WORLD dialogue with the universe, so his kids would feel like the world wasn't just a safe place but
  was even rooting for you. As Corrigan reports on her cancer treatment—the chemo, the surgery,
  the radiation—she weaves in the story of how it felt growing up in a big, suburban Philadelphia
  family with her larger-than-life father and her steady-loving mother and brothers. She tells how she
  met her husband, how she gave birth to her daughters. All these stories lead up to where she is
  now, in that middle place, being someone's child, but also having children of her own.“

  Substitute/Additional Title:

  4. Feed - by M.T. Anderson – Science Fiction – 300 pgs.
  “This brilliantly ironic satire is set in a future world where television and computers are connected
  directly into people's brains when they are babies. The result is a chillingly recognizable consumer
  society where empty-headed kids are driven by fashion and shopping and the avid pursuit of silly
  entertainment--even on trips to Mars and the moon--and by constant customized murmurs in their
  brains of encouragement to buy, buy, buy. Anderson gives us this world through the voice of a boy
  who, like everyone around him, is almost completely inarticulate, whose vocabulary, in a dead-on
  parody of the worst teenspeak, depends heavily on three words: "like," "thing," and the second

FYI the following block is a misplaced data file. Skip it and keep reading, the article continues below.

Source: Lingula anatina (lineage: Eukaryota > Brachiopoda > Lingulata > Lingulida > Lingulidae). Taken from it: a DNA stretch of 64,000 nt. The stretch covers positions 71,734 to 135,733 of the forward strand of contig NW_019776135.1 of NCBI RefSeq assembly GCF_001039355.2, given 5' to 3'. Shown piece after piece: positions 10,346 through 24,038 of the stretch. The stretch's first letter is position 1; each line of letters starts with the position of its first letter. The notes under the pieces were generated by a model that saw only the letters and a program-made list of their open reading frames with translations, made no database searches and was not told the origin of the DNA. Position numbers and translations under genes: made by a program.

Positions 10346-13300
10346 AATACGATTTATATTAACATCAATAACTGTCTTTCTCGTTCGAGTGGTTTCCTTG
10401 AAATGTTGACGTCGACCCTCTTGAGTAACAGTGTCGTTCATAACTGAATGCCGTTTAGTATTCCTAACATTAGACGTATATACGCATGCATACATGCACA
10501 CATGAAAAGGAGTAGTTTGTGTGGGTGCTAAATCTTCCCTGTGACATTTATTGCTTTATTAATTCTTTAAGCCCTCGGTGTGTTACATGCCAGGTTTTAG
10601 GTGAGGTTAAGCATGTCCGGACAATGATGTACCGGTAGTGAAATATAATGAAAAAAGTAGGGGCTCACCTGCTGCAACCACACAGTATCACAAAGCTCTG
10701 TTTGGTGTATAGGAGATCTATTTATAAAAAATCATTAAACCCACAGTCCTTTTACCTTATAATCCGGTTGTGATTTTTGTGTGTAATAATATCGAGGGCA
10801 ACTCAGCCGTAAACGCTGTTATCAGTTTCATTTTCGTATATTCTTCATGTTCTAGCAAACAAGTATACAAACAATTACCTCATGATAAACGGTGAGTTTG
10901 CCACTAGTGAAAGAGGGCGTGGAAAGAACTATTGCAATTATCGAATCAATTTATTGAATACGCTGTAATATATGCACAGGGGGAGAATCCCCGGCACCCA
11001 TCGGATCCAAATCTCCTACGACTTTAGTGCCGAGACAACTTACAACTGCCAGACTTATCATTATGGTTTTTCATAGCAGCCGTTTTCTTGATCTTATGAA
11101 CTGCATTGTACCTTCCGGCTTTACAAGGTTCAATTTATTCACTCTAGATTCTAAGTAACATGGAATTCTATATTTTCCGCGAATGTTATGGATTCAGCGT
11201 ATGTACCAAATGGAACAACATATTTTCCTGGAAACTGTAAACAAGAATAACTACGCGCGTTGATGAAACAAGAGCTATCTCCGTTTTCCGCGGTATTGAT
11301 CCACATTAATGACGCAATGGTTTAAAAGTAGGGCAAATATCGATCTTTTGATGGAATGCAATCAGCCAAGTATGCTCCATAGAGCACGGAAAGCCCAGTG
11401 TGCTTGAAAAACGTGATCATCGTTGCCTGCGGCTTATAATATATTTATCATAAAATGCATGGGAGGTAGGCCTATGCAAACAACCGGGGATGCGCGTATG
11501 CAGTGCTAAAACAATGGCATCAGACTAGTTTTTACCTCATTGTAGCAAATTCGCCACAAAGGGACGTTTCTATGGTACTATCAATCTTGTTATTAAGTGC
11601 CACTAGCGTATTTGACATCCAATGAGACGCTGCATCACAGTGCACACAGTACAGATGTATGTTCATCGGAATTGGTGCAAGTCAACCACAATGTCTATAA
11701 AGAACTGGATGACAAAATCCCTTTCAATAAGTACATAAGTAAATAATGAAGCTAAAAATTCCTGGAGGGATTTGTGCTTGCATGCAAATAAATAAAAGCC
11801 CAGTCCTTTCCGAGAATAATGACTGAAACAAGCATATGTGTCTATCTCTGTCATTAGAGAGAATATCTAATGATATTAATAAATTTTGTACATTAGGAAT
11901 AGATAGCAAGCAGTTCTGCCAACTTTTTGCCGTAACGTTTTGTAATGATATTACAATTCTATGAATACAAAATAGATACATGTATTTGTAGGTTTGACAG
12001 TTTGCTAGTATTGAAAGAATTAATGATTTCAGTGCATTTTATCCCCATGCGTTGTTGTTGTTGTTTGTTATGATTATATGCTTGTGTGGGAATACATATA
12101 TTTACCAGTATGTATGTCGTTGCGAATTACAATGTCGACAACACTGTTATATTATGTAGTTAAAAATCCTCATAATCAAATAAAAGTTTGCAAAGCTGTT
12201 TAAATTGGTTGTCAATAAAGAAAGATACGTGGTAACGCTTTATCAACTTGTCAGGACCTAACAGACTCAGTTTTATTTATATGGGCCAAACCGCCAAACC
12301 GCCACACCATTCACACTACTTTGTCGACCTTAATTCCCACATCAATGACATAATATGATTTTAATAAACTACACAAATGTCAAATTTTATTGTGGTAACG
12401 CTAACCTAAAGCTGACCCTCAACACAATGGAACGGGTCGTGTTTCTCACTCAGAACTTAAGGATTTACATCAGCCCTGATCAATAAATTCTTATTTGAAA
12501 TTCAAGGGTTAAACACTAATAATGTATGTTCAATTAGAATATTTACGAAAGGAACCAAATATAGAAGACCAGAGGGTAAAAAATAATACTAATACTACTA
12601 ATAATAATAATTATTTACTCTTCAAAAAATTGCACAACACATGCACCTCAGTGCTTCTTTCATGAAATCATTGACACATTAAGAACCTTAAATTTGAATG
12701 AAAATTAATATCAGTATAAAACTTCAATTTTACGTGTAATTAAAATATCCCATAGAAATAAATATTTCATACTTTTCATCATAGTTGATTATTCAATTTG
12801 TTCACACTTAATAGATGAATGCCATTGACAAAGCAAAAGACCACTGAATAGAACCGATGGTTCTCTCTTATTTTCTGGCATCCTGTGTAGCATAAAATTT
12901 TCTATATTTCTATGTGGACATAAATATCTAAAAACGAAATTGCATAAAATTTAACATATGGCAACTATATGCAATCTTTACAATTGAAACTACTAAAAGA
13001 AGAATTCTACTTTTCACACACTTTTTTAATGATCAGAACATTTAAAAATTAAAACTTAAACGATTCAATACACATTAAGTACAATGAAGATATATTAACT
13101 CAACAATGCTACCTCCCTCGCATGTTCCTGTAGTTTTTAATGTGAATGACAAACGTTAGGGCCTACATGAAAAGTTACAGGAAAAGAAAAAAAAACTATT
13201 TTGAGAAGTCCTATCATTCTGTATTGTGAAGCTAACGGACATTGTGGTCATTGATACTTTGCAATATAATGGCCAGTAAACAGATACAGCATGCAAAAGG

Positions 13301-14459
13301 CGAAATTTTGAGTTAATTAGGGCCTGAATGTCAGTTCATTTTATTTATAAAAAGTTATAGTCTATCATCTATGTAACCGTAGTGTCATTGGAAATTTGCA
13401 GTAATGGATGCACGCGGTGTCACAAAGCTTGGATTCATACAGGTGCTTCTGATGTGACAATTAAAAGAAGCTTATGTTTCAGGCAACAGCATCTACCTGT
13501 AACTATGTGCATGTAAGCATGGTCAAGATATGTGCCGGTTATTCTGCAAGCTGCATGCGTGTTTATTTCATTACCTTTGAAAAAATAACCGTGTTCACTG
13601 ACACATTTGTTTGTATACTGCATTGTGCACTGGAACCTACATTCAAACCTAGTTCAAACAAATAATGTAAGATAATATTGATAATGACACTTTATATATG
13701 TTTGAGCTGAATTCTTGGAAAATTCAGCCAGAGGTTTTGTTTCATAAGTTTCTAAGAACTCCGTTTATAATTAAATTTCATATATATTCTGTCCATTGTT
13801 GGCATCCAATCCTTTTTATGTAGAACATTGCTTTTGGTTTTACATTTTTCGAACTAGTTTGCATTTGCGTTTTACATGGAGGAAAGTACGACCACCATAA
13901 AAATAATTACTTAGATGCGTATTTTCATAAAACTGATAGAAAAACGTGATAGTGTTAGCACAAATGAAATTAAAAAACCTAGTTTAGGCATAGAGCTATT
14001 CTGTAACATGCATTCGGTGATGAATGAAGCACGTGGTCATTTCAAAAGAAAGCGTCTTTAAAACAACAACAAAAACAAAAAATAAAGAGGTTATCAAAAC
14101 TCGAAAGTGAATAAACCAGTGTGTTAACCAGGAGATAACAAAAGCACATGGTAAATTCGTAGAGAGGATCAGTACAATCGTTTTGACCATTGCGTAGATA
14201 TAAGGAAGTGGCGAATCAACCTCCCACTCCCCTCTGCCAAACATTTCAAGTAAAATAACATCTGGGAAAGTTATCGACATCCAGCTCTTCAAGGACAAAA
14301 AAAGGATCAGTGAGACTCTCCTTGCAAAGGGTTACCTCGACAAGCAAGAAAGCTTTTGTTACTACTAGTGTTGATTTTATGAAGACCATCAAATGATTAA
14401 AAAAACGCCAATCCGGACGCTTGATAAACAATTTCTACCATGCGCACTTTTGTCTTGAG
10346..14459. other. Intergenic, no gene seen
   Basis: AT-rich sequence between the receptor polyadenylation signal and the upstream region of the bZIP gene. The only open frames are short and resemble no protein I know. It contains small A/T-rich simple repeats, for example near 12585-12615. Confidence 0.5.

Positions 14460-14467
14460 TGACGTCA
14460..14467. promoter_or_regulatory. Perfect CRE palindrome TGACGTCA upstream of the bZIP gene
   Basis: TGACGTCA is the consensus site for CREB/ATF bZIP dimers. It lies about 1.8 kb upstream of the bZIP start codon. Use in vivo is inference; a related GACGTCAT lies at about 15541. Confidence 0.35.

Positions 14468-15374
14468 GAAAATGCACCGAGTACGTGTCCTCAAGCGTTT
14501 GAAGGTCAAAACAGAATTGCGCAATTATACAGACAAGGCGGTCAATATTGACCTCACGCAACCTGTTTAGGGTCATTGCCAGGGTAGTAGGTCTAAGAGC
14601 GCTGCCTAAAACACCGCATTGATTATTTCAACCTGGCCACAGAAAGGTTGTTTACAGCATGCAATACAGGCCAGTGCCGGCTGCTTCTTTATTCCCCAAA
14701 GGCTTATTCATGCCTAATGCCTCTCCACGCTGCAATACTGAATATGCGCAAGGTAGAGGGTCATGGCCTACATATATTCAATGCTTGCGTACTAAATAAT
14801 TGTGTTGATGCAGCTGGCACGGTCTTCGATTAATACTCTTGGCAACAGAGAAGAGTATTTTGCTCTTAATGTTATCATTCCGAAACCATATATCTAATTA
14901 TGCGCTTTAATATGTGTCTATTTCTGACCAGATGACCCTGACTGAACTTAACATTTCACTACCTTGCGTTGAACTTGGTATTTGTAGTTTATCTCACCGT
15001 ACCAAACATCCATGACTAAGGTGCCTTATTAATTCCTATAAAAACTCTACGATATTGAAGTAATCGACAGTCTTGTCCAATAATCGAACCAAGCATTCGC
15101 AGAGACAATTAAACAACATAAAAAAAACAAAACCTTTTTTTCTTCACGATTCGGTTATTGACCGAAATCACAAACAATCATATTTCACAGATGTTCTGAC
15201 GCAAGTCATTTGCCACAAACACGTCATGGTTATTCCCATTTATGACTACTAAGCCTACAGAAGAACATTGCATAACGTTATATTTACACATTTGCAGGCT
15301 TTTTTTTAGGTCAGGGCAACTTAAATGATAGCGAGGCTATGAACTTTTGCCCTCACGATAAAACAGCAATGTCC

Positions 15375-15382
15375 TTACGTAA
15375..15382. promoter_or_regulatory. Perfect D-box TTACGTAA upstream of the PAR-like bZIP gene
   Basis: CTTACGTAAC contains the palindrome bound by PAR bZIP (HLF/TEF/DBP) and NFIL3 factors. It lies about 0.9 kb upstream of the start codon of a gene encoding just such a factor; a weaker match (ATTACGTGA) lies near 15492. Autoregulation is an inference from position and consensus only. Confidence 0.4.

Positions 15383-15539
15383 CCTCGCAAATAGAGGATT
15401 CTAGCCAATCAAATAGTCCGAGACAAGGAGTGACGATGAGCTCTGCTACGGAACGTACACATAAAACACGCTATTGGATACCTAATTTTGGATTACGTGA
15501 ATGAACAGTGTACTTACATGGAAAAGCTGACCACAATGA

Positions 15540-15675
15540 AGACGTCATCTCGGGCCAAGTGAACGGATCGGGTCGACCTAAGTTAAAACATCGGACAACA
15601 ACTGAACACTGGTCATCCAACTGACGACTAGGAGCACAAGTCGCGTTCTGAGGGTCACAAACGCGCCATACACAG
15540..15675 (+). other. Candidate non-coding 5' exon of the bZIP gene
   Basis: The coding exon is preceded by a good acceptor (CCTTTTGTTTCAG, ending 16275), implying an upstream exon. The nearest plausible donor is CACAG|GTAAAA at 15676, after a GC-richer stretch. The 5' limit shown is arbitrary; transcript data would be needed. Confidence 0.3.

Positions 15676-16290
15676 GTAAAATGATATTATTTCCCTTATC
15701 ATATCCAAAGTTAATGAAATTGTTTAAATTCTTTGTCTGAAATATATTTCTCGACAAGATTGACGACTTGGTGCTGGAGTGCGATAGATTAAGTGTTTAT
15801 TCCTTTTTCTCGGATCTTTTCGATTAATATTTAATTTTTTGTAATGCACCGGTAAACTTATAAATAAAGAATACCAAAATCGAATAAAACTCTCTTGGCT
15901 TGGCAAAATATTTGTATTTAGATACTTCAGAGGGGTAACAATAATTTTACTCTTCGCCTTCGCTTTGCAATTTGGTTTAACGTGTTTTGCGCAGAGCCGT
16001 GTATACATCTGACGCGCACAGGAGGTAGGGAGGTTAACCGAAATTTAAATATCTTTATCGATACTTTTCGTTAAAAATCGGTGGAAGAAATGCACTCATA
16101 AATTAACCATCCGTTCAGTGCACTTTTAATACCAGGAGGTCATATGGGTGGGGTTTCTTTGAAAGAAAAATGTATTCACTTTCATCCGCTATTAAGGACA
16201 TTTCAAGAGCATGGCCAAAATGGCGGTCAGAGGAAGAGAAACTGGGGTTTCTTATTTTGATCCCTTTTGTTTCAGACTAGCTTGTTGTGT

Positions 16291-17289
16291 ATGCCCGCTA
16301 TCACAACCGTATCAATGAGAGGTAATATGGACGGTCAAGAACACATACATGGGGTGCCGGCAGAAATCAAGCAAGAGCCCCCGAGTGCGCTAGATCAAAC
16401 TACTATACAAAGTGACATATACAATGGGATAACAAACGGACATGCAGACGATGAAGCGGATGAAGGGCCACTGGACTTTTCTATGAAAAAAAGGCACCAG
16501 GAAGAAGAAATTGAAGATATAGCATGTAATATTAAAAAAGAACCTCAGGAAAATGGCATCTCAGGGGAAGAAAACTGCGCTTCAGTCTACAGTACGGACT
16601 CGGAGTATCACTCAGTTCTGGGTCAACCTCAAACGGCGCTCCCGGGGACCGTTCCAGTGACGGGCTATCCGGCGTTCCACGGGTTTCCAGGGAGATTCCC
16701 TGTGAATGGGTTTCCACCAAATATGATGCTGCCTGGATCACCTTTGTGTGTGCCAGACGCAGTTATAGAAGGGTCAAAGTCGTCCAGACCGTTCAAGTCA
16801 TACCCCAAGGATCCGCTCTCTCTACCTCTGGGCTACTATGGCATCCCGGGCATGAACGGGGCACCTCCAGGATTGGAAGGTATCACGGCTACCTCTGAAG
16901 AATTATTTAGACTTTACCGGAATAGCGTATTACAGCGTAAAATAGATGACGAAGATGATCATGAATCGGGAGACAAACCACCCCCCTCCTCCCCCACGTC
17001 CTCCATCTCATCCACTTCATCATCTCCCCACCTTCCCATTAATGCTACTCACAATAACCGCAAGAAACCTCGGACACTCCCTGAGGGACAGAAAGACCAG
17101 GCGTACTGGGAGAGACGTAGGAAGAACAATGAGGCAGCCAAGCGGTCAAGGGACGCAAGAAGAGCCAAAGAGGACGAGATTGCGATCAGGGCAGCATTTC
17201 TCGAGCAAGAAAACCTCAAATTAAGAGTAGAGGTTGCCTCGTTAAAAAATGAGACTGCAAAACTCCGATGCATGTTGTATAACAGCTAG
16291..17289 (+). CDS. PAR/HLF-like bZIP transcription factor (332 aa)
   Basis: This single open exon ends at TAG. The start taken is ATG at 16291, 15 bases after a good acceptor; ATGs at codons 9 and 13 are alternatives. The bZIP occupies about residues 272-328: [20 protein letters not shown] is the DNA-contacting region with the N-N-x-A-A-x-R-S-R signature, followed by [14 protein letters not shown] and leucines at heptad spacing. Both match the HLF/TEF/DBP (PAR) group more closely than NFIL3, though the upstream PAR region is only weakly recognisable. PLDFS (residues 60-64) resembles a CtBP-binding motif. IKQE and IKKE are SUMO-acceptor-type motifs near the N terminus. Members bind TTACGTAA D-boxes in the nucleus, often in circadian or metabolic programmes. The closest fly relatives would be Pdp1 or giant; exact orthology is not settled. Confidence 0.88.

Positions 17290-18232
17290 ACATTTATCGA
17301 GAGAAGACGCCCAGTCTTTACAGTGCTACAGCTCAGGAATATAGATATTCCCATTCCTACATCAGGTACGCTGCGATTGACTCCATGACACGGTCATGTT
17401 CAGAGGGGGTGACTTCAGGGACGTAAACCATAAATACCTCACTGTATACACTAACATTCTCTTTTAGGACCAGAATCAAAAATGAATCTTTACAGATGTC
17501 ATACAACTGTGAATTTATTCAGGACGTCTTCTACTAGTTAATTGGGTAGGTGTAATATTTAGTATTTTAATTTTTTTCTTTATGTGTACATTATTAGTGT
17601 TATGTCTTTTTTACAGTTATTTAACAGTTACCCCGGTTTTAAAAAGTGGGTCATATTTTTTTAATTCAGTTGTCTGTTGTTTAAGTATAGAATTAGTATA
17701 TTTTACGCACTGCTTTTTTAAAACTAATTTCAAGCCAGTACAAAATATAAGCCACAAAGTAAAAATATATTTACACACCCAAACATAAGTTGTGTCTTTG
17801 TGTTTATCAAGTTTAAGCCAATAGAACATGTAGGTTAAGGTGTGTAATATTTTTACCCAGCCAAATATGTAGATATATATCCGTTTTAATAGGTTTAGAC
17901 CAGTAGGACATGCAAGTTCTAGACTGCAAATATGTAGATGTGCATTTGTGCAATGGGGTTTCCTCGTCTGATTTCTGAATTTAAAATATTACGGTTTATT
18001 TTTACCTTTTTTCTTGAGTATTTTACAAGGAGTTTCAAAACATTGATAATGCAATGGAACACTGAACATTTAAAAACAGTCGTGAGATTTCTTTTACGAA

most common English obscenity. He's even made this vapid kid a bit sympathetic, as a product of
  his society who dimly knows something is missing in his head. The details are bitterly funny--the
  idiotic but wildly popular sitcom called "Oh? Wow! Thing!", the girls who have to retire to the ladies
  room a couple of times an evening because hairstyles have changed, the hideous lesions on
  everyone that are not only accepted, but turned into a fashion statement. And the ultimate
  awfulness is that when we finally meet the boy's parents, they are just as inarticulate and empty-
  headed as he is, and their solution to their son's problem is to buy him an expensive car…”
School Year 2011-2012

   1.   September – Meeting Date: Sept. 27, 2010 (*note – this is 4th Tue. of month)
   Laika – by Nick Abadzis – graphic novel – 199 pgs.
   “Laika was the abandoned puppy destined to become Earth's first space traveler. This is her
   journey. Nick Abadzis masterfully blends fiction and fact in the intertwined stories of three